The GDPR defines personal data (aka PII) as “data from which a living individual can be identified or identifiable (by anyone), whether directly or indirectly, by all means reasonably likely to be used.”
This could be directly (e.g. a person’s name) or indirectly (e.g. the owner of that business). The definition of personal data applies to any piece of information which can used to identify an individual, based on ‘all means reasonably likely to be used’.
For example, a user ID number is classed as personal data, because it can be matched to the name of a user on a database. The term ‘personal data’ still applies to data even if it requires the use of information elsewhere to identify an individual.
Personal data includes:
- Identifiable information such as numbers
- Factors specific to a person’s physical, physiological, mental, economic, cultural or social identity
However, it goes on to clearly state examples of this personal data, and specifically adds new identifying types of data to its definition. This includes:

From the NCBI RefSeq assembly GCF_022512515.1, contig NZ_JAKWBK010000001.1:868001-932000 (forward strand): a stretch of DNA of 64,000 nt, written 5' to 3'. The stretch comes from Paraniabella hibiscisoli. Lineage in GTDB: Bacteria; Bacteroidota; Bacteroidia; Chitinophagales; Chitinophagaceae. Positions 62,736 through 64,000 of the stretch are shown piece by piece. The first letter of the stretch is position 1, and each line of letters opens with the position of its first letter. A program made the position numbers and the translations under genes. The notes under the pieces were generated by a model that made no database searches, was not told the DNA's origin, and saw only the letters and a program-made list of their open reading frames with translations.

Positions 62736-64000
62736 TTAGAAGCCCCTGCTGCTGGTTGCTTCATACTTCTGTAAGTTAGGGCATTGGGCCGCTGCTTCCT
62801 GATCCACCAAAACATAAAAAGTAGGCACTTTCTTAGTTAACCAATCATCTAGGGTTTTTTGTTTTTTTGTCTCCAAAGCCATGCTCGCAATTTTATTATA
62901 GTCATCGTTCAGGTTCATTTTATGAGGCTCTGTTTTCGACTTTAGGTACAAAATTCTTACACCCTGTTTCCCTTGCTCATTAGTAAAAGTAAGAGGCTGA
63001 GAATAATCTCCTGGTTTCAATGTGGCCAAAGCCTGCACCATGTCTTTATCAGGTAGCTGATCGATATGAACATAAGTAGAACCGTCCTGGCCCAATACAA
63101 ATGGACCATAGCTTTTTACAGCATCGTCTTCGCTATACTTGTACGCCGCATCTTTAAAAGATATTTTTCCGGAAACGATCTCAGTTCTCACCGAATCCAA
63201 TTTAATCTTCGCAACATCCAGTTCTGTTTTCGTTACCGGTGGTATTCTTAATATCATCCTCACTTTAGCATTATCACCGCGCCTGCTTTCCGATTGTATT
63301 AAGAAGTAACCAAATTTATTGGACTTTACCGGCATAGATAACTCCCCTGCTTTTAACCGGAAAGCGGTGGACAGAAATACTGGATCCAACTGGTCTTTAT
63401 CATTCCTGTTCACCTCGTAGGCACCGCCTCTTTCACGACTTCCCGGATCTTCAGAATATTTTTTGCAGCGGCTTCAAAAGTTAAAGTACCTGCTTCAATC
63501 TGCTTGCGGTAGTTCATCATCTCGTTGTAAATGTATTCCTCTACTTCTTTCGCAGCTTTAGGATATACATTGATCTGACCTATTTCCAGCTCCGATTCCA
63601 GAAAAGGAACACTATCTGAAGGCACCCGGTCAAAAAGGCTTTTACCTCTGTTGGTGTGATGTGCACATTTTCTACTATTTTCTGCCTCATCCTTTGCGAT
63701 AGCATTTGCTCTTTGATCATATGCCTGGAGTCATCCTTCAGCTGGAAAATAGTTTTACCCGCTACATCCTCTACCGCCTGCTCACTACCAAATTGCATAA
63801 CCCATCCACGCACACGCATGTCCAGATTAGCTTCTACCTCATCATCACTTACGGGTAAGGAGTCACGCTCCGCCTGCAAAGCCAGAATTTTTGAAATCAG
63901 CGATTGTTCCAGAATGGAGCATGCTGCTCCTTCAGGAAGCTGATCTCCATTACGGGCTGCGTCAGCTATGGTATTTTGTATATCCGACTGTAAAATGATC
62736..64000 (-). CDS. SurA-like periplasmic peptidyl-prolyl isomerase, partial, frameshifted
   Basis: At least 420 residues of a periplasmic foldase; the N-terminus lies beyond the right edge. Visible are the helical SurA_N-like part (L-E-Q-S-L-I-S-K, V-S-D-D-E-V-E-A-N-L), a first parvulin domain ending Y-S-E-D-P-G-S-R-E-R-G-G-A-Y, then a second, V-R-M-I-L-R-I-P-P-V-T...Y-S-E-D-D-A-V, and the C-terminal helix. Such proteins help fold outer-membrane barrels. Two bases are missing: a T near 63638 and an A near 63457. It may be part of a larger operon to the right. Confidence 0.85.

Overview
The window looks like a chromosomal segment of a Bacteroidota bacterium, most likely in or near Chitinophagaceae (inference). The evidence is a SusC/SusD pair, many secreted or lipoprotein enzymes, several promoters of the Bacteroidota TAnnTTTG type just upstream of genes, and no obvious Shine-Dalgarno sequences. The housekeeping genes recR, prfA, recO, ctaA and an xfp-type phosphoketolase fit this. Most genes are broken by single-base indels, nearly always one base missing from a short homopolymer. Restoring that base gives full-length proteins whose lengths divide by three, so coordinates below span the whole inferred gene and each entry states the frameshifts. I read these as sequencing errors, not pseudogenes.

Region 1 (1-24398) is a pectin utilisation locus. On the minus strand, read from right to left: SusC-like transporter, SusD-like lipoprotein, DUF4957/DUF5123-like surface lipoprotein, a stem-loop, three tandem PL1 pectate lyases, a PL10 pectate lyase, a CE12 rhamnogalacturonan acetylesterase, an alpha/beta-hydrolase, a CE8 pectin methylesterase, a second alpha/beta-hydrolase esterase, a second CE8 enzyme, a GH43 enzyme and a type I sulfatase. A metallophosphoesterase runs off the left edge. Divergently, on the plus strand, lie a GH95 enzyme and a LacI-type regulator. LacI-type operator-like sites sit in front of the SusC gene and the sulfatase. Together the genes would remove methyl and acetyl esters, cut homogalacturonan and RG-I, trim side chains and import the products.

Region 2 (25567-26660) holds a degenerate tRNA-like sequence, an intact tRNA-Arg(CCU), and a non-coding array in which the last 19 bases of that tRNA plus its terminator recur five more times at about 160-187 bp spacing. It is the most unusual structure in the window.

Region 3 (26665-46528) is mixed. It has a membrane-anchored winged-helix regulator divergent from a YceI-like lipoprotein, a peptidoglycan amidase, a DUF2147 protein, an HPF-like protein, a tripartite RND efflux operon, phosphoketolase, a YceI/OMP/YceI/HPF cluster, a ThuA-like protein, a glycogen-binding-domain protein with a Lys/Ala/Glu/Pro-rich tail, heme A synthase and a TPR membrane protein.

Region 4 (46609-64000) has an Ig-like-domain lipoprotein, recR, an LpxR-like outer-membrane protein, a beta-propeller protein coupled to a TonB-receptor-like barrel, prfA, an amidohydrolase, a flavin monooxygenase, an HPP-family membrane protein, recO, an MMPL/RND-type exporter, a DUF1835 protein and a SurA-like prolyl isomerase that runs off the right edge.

- Location Data – Data that has any kind of geographic position attached to it. This is classified as personal because it could be used to identify where an individual lives, works, and sleeps, or to find out social, religious, or cultural identities.
- Online identifiers – Digital information such as IP addresses, cookie strings or mobile device IDs. For example, as an IP address can be used to find out where an individual is located, it is clearly personal data.
As a subcategory of personal data, sensitive data refers to a more specific type of personal data that should be treated with extra protection. The current definition of this includes information such as:
- Racial or ethnic origin
- Political opinions
- Religious or philosophical beliefs
- Trade-union membership
- Health or sex life
Under the GDPR, sensitive data is given more enhanced protection, with explicit consent required for its processing. Two new information types are added to this classification too: genetic data and biometric data.
Genetic data specifically refers to gene sequences, which are used for medical and research purposes. Biometric data includes fingerprints, retinal and facial recognition.
If you can identify an individual from any data held, then the data is “Personal Information” and it therefore falls within the scope of the GDPR.